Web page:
Personal search agents lobby Europe over Land Registry plans.

Personal search agents lobby Europe over Land Registry plans.

Conveyancers will long ago have formed an opinion as to whether they are going to only use official local authority searches for their conveyancing due diligence or whether some or all personal local authority searches are acceptable to them from a risk perspective.
Personally over the years I have found inaccurate official searches more often that I have found inaccurate personal searches but I do recognise this is not everyone’s experience.
Land Registry is considering plans to collect and distribute the LLC1 and CON29 data themselves.  This move could threaten the personal search market that has innovated and grown over the last 10 years.
From a consumer perspective the Land Registry gives out a lot of data in an OC1 for £8 which is returned in seconds.  The present cost of a local authority search has fallen significantly due to the competition that members of IPSA and COPSO have brought to local authorities but given that an OC1 has about the same amount of data in it as an LLC1 and Con29 the price differential is stark.  A personal search can cost from around £69 with local authorities like Westminster charging £160 compared with £8 for an OC1 from Land Registry.
In terms of speed the Land Data (formerly known as NLIS) website states that an official local authority search is returned on average in 4.8 days via NLIS whilst personal search companies return the data in 5-10 working days typically depending on the local authority.  Land Registry returns OC1 data in seconds.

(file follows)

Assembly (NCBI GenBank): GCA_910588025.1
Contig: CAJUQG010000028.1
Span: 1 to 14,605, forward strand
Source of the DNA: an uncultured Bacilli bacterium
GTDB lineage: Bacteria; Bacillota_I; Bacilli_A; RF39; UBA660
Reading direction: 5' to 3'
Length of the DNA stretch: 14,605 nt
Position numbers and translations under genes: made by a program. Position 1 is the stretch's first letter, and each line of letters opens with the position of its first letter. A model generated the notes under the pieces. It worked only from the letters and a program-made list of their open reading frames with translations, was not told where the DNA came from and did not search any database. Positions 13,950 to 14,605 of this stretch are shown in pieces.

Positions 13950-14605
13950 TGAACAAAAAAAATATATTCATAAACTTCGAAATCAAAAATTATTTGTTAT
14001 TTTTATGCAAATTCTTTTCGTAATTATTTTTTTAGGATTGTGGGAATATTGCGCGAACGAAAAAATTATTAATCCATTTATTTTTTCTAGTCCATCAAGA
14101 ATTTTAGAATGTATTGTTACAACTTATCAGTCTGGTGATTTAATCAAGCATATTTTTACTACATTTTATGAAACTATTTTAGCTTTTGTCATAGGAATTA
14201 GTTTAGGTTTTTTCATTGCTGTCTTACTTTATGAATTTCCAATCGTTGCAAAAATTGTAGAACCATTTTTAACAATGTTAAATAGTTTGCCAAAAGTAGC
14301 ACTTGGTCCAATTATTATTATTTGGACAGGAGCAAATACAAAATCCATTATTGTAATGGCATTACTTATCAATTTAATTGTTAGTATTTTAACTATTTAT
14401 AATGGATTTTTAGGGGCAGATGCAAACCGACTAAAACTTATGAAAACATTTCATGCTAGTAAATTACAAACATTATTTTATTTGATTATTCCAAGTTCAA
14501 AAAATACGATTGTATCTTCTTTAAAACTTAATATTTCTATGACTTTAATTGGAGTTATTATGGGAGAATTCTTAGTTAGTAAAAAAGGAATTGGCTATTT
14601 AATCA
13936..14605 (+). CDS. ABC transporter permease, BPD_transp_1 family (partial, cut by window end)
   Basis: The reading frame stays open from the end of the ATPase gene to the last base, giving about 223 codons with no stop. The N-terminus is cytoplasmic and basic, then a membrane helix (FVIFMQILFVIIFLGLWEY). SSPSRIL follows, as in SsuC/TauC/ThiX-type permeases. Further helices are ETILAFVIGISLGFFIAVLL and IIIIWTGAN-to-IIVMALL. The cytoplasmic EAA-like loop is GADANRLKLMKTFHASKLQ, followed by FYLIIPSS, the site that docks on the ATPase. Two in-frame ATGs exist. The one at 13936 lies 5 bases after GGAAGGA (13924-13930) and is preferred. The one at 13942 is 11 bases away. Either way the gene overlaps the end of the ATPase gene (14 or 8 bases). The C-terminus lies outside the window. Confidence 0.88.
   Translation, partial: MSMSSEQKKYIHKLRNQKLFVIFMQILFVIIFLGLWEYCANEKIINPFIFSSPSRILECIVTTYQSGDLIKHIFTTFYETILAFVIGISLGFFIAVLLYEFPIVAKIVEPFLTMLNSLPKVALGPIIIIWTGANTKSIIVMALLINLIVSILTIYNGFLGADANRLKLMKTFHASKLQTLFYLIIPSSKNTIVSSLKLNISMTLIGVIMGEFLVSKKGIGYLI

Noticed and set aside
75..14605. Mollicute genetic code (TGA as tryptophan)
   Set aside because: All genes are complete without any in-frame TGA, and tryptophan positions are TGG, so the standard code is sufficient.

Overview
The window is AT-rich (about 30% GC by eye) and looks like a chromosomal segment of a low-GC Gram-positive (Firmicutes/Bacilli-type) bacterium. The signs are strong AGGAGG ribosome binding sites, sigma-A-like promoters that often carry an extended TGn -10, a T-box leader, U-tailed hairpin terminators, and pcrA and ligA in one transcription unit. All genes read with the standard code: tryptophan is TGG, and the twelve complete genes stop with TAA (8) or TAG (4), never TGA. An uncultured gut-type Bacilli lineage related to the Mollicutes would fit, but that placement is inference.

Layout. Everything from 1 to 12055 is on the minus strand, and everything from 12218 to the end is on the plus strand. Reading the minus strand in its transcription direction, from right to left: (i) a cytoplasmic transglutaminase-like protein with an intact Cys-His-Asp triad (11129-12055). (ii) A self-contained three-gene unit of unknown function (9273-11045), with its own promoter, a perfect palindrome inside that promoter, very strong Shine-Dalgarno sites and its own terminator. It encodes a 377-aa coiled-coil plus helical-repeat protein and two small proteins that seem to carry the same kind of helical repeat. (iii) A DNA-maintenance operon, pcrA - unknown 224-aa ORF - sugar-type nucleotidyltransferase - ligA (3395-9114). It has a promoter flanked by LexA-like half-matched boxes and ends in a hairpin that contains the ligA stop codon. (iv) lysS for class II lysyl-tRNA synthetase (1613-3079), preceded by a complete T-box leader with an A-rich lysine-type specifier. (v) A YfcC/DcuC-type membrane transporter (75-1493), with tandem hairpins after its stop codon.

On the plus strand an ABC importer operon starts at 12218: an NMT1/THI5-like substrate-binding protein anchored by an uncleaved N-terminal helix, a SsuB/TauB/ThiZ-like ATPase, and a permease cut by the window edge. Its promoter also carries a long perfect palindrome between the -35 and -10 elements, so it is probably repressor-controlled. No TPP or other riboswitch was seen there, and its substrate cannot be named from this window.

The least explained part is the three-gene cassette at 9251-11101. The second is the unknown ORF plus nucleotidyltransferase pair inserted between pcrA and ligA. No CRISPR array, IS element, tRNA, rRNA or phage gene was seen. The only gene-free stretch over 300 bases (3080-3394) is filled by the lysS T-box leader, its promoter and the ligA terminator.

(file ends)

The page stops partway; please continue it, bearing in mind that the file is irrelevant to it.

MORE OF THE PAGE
Clearly in this information age the way in which local land charge data is collated and managed is sub optimal for home movers.
The question is should Land Registry be considered to be the saviour?
IPSA (The Association of Independent Personal Search Agents) is a not for- profit trade association for personal search agents. It has over 140 member firms supplying personal local authority and private water and drainage searches to the conveyancing market.
IPSA Chairman, Christian Lister last week accepted a meeting request with European Commission Officials, and will fly to Brussels on Tuesday 17th January 2012 to provide a verbal and written evidence submission to update the Commission on current Land Registry proposals.
Land Registry is investigating the widening of its range of information services to include searches of the Local Land Charges Register and other information currently supplied by local authorities. Christian will also update the Commission representatives on the current UK position regarding data access and data re-use under the Environmental Information Regulations and the Public Sector Information Regulations.
Christian commented, “Land Registry has created an information void by missing deadlines for statements and unclear intentions for the proposals. IPSA will not sit back and wait for our members, many of them small businesses, to be placed in jeopardy. We have always preferred action rather than reaction and the Commission know this.